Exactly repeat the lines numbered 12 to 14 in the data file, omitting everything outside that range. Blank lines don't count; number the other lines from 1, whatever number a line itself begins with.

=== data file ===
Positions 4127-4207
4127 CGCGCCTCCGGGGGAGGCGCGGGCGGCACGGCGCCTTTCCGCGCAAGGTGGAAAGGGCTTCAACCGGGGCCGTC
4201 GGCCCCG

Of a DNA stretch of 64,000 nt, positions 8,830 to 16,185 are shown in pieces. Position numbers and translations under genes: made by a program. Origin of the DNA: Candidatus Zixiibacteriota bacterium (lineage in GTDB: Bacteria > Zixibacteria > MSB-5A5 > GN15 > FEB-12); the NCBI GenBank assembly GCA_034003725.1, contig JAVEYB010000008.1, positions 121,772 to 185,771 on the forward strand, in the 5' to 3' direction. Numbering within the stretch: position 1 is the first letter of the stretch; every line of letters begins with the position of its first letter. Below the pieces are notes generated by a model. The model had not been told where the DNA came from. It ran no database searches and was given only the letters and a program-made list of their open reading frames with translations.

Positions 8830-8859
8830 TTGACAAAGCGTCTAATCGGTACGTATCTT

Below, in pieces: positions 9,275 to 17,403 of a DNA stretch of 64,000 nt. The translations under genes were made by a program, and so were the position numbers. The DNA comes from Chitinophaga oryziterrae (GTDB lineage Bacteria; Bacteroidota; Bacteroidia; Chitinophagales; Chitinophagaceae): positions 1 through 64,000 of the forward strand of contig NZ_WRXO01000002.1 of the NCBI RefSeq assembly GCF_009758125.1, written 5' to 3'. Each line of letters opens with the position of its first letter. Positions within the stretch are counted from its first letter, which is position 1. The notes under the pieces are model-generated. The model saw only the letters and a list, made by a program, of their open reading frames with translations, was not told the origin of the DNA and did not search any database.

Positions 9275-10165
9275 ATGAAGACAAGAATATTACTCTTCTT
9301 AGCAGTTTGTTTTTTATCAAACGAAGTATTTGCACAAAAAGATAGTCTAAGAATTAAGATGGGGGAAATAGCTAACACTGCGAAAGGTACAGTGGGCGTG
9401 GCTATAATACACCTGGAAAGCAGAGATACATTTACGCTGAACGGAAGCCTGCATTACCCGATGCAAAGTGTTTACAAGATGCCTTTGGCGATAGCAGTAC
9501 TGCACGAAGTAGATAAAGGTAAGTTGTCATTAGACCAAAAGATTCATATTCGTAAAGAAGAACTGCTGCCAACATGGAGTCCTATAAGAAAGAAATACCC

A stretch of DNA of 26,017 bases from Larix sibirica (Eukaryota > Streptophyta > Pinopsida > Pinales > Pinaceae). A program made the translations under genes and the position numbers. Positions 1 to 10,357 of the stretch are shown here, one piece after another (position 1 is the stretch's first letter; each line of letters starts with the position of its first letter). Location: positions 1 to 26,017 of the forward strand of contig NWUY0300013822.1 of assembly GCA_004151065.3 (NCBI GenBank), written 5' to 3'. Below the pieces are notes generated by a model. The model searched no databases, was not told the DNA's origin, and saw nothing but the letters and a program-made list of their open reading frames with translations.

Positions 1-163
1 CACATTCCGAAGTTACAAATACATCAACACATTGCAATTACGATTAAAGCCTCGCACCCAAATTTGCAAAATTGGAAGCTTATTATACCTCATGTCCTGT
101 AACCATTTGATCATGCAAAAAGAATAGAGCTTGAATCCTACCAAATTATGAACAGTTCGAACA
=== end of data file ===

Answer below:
9501 TGCACGAAGTAGATAAAGGTAAGTTGTCATTAGACCAAAAGATTCATATTCGTAAAGAAGAACTGCTGCCAACATGGAGTCCTATAAGAAAGAAATACCC

A stretch of DNA of 26,017 bases from Larix sibirica (Eukaryota > Streptophyta > Pinopsida > Pinales > Pinaceae). A program made the translations under genes and the position numbers. Positions 1 to 10,357 of the stretch are shown here, one piece after another (position 1 is the stretch's first letter; each line of letters starts with the position of its first letter). Location: positions 1 to 26,017 of the forward strand of contig NWUY0300013822.1 of assembly GCA_004151065.3 (NCBI GenBank), written 5' to 3'. Below the pieces are notes generated by a model. The model searched no databases, was not told the DNA's origin, and saw nothing but the letters and a program-made list of their open reading frames with translations.

Positions 1-163